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 From Now On
The Educational Technology Journal

Vol 9|No 7|March|2000


Table of Contents from
How Teachers Learn Technology Best



Books offer structures like the Table of Contents above or an index to point readers to the desired information without enduring endless searching, wandering or browsing. While electronic sources might also offer such structures, many Web sites fail to provide a clear path to information.

For example, one of the best information collections on the Internet - the U.S. Census (at - suffers from a somewhat confusing home page. There is such abundance, it is difficult to present a simple menu of options and choices.

By turning to a book limited to a particular subject, we have already chosen to focus our inquiry. In addition, we are counting on the author to focus for us even further. Books (in contrast to huge archives like the Census) allow us to "chunk" the material into easily managed collections that can be arranged to facilitate searching and selective reading.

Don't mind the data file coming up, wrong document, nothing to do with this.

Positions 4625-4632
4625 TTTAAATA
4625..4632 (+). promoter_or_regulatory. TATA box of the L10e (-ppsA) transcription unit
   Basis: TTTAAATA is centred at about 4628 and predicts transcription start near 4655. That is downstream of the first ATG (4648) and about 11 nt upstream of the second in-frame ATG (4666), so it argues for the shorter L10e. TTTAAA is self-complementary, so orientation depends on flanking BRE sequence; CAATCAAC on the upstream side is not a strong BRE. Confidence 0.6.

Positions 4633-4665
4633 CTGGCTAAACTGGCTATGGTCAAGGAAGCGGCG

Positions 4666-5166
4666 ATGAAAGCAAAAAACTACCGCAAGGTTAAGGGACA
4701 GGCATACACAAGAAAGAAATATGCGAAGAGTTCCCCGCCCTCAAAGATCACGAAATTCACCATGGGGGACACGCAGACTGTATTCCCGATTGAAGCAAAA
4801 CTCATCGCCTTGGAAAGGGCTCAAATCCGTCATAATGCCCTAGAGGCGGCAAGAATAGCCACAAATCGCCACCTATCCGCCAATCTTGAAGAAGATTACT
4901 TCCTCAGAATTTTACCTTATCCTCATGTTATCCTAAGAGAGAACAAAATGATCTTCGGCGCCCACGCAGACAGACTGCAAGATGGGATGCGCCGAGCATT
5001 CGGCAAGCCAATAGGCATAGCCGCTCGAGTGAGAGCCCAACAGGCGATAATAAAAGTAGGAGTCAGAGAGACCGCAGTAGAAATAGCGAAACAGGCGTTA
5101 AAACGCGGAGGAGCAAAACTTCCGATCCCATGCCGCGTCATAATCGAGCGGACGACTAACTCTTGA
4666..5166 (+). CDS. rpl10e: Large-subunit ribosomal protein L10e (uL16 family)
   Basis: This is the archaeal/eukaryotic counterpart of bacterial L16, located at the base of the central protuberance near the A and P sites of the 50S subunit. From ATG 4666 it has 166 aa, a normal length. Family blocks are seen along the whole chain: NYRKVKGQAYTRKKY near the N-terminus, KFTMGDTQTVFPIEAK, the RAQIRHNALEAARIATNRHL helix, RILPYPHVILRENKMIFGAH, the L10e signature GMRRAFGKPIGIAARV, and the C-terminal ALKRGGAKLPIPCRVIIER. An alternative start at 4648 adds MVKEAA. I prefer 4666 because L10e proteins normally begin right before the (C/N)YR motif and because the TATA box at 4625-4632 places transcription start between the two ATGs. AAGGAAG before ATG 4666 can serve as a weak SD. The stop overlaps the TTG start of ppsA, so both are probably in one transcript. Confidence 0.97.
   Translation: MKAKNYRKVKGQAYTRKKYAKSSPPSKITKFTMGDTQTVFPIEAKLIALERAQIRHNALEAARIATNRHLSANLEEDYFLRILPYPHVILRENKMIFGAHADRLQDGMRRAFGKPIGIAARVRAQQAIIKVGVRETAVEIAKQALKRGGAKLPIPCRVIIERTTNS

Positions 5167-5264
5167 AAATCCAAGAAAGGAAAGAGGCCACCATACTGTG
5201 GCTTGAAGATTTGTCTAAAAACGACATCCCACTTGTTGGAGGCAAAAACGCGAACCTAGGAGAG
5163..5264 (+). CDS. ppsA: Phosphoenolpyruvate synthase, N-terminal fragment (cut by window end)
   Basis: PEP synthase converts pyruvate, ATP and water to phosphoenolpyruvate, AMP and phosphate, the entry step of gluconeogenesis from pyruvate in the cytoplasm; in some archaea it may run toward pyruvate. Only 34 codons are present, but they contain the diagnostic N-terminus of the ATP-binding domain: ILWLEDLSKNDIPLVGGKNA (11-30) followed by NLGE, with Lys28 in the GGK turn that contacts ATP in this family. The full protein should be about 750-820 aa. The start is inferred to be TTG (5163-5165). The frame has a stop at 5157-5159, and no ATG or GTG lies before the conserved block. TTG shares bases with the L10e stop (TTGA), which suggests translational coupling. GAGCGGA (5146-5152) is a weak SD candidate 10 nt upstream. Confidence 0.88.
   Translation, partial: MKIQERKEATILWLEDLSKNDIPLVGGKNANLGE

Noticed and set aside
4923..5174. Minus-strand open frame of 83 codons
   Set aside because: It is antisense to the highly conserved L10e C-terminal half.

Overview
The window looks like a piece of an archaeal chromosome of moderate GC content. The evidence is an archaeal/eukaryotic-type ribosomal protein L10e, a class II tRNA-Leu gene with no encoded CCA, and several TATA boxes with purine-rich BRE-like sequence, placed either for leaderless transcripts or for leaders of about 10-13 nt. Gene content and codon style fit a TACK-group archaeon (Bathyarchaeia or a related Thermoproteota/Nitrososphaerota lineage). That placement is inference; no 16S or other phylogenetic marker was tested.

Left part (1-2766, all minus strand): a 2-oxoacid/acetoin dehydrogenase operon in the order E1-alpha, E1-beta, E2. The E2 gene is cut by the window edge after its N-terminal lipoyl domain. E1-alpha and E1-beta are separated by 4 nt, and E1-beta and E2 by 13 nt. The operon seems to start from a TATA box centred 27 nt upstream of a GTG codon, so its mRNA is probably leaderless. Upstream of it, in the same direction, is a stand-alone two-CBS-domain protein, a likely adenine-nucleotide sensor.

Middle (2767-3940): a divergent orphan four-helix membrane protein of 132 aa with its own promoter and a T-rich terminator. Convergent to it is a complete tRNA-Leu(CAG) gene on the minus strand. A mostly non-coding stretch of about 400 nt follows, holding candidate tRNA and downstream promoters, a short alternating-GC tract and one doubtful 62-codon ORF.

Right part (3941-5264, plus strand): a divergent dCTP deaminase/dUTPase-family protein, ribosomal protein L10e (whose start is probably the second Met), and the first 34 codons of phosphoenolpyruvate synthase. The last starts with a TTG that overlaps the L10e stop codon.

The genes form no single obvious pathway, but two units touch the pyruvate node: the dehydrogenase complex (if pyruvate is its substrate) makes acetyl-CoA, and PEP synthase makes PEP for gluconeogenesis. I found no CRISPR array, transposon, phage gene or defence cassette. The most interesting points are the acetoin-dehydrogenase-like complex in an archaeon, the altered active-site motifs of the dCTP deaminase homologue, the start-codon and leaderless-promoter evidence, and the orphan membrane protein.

A well organized book provides plenty of cues to speed the reader to just the right paragraphs and passages. No need to start at the beginning and read to the end.

A good index tells the reader what page offers certain information.

While Web pages might do the same thing, they would require a great deal of scrolling.

Electronic sources, in contrast, often rely upon word searching, which offers a mix of advantages and disadvantages.

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